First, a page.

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Confessions of a vegan

I was not always vegan. I was not always even vegetarian. Until the age of approx. 14 years old, I very much enjoyed a veal cutlet with blood and Mc Donald’s chicken nuggets (all 20 pieces of them!). This was until I suddenly realised that eating a pig or lamb was no different to eating a dog or cat. In fact, the more I learned about intensive farming, the clearer it was that eating a dog or cat would probably have been kinder in terms of their quality of life, compared to that experienced by farm animals. 

From a teenager until the age of 32, I was vegetarian. In Greece. In Crete. People were usually shocked but generally understanding of this choice. However, this was not the case in 2017 when I became vegan. In fact, many people had very bad reactions such as mockery and even aggressiveness towards my choice, despite this obviously not affecting them in the least. On a wider scale however, throughout the country, the vegetarian phase seemed to have been skipped altogether and people were suddenly becoming vegan. 

Fortunately, there are many great vegetarian meals in the mediterranean diet as well as local fresh fruit and vegetables available. In addition, with the increased popularity of veganism, has come an abundance of alternatives from oat milk to almond yogurt and ‘fake cheese’. Companies such as Beyond Meat, Linda McCartney and Quorn are becoming mainstream. But, why would anyone want to choose to eat less meat, be vegetarian or become vegan?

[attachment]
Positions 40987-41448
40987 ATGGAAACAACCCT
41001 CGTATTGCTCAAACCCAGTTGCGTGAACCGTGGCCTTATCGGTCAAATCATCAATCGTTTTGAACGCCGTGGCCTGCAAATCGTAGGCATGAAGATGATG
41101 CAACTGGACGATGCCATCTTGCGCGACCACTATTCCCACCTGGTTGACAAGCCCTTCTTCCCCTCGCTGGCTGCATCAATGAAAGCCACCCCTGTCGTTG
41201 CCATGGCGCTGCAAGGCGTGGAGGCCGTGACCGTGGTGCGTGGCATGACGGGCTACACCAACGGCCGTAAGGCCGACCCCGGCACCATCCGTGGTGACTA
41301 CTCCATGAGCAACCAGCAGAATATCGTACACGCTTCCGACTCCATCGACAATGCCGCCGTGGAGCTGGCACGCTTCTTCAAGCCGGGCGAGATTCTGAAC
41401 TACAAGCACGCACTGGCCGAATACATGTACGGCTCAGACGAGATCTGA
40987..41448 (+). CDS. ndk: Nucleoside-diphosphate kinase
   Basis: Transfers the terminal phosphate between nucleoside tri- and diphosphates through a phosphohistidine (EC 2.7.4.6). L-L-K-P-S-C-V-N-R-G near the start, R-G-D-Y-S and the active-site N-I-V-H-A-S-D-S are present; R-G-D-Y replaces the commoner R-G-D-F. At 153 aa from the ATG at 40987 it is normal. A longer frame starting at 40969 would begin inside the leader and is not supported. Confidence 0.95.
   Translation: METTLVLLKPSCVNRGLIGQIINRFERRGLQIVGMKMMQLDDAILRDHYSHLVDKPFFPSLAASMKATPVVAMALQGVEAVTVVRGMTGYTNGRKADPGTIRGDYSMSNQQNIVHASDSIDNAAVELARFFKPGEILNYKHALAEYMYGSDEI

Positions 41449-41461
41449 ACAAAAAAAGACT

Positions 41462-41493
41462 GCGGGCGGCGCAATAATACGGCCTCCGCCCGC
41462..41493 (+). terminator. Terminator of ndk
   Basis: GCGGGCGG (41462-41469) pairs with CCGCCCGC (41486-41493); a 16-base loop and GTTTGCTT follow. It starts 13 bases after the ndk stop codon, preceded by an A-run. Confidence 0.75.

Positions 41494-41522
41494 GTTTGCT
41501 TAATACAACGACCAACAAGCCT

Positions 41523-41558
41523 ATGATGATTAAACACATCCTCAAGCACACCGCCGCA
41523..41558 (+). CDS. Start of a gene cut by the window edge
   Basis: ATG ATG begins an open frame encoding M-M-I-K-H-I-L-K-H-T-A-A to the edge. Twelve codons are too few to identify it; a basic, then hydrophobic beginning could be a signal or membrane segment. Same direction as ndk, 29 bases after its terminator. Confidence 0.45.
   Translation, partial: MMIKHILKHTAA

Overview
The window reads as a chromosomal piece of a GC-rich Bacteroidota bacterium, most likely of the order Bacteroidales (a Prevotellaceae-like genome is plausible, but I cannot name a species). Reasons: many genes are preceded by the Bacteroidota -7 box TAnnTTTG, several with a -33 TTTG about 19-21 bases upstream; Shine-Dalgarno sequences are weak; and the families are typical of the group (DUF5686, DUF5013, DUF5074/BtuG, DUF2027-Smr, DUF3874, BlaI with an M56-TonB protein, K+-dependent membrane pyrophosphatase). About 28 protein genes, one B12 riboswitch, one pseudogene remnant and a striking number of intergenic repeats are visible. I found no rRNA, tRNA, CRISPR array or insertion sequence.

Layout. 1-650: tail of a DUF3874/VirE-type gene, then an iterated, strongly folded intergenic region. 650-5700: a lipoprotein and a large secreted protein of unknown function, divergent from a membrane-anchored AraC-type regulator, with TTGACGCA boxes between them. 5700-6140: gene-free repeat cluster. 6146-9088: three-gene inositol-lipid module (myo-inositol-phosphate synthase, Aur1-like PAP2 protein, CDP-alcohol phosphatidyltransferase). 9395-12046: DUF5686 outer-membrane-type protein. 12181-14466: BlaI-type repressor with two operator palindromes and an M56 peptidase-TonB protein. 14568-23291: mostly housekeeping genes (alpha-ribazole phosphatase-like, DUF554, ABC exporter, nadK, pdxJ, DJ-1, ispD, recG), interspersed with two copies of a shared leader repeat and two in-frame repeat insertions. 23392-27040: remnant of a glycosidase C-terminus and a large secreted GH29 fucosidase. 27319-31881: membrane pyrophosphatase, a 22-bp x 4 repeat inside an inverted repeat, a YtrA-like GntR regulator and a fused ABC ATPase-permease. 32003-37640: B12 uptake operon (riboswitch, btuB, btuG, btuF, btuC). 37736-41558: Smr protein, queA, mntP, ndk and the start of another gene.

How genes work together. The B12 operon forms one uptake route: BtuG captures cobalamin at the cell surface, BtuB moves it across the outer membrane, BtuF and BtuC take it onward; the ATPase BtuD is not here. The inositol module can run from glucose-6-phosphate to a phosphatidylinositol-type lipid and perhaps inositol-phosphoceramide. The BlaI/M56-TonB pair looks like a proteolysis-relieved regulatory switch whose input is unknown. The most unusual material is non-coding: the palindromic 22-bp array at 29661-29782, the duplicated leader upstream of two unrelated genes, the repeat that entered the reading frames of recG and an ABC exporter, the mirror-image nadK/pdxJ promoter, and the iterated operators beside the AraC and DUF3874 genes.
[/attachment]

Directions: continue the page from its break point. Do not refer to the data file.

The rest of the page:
1. Best way to help animals – it is said that by being vegan you save approx. 200 animals annually. 
  2. Slim down and be healthier – it is said that (on average) vegans are 9kg lighter that meat eaters and less likely to develop heart disease, cancer, diabetes etc. (according to the Academy of Nutrition and Dietetics) 
  3. Vegan and vegetarian options are delicious – I know this is subjective but trust me! There is so much available, just stock your fridge and cupboards appropriately. 
  4. For the world – it takes approx. 6kg of grain to give us 450gr of meat. Think of the water and energy needed and how many more we could feed if they eat crops directly, rather than via the meat industry. 
  5. For the planet – apart from the resources needed, animal agriculture is a huge polluter of the environment and with climate change (climate crisis!), need we say more?

Taking into account all the above, there is no one-fit for all. Everyone needs to choose at their own timing, based on their willingness and after thinking critically about all the factors above. Many people have also told me they become vegan because they become parents – as a good example for their children and to help work towards a better tomorrow for them.  Whatever the reason and the reduction you make, it is for the best. I know I sleep better at night.

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